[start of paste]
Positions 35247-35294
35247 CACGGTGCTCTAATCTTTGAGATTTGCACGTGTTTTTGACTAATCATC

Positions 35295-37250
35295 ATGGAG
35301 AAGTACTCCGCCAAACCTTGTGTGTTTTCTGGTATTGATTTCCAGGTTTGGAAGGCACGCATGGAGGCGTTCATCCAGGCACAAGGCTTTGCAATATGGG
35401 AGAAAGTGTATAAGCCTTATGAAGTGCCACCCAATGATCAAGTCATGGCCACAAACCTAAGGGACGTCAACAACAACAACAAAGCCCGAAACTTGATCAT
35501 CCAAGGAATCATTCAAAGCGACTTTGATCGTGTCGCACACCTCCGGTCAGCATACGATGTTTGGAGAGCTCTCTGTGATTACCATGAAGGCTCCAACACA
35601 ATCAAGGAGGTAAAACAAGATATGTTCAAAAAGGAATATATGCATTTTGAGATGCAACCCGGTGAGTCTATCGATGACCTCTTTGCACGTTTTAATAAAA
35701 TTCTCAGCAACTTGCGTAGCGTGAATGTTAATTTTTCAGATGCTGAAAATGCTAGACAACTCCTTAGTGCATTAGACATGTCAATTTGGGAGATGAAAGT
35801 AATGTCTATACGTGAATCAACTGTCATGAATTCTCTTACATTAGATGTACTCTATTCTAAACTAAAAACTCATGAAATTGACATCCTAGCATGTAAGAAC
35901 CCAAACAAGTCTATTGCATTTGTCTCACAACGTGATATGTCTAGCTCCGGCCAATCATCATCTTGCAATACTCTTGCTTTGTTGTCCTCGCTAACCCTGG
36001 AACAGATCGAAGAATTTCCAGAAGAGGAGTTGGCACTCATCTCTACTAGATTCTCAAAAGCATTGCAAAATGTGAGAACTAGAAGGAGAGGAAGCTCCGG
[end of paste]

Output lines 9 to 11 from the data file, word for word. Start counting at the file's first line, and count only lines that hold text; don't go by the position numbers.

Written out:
35701 TTCTCAGCAACTTGCGTAGCGTGAATGTTAATTTTTCAGATGCTGAAAATGCTAGACAACTCCTTAGTGCATTAGACATGTCAATTTGGGAGATGAAAGT
35801 AATGTCTATACGTGAATCAACTGTCATGAATTCTCTTACATTAGATGTACTCTATTCTAAACTAAAAACTCATGAAATTGACATCCTAGCATGTAAGAAC
35901 CCAAACAAGTCTATTGCATTTGTCTCACAACGTGATATGTCTAGCTCCGGCCAATCATCATCTTGCAATACTCTTGCTTTGTTGTCCTCGCTAACCCTGG